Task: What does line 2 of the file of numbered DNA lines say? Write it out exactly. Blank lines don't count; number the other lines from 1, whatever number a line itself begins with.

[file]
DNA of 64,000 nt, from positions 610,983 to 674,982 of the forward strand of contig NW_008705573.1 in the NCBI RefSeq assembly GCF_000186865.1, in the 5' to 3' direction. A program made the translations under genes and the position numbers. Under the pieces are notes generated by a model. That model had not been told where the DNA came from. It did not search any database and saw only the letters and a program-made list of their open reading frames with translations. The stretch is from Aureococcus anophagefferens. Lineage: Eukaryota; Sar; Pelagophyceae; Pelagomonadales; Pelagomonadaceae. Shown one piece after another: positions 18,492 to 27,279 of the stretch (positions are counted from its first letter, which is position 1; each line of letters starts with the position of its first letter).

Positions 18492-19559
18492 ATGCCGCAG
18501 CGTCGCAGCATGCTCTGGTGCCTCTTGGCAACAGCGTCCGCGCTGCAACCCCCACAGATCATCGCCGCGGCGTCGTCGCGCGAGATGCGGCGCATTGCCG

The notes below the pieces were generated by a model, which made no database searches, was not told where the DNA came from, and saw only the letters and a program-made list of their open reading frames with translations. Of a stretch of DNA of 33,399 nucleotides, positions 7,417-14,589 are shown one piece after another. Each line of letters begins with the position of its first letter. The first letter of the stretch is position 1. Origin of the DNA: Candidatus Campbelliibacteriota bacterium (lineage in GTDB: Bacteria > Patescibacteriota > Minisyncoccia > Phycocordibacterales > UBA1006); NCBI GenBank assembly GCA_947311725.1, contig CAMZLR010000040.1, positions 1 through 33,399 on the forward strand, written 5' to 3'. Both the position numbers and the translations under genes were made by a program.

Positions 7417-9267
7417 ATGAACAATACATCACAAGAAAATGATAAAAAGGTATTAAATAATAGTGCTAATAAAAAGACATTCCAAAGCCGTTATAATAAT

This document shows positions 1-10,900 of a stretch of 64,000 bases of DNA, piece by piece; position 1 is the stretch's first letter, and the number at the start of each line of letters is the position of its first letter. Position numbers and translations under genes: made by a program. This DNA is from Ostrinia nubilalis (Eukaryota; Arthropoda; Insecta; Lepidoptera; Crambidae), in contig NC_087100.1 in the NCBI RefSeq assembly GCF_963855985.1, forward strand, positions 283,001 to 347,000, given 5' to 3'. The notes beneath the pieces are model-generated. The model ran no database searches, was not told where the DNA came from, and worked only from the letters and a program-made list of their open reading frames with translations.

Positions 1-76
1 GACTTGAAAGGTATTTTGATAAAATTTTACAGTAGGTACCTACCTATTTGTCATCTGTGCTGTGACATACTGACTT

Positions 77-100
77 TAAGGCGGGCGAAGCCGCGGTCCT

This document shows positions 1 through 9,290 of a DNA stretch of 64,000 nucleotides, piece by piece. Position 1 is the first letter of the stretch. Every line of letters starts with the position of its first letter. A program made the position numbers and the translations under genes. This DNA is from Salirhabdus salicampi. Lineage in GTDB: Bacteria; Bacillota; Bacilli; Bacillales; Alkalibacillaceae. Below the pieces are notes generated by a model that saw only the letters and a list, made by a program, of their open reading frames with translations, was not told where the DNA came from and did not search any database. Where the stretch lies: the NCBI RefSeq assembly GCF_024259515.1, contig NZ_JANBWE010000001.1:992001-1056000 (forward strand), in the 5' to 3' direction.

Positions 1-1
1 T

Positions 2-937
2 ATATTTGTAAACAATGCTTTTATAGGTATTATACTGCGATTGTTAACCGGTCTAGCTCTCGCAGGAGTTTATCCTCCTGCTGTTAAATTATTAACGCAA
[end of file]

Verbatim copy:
Positions 18492-19559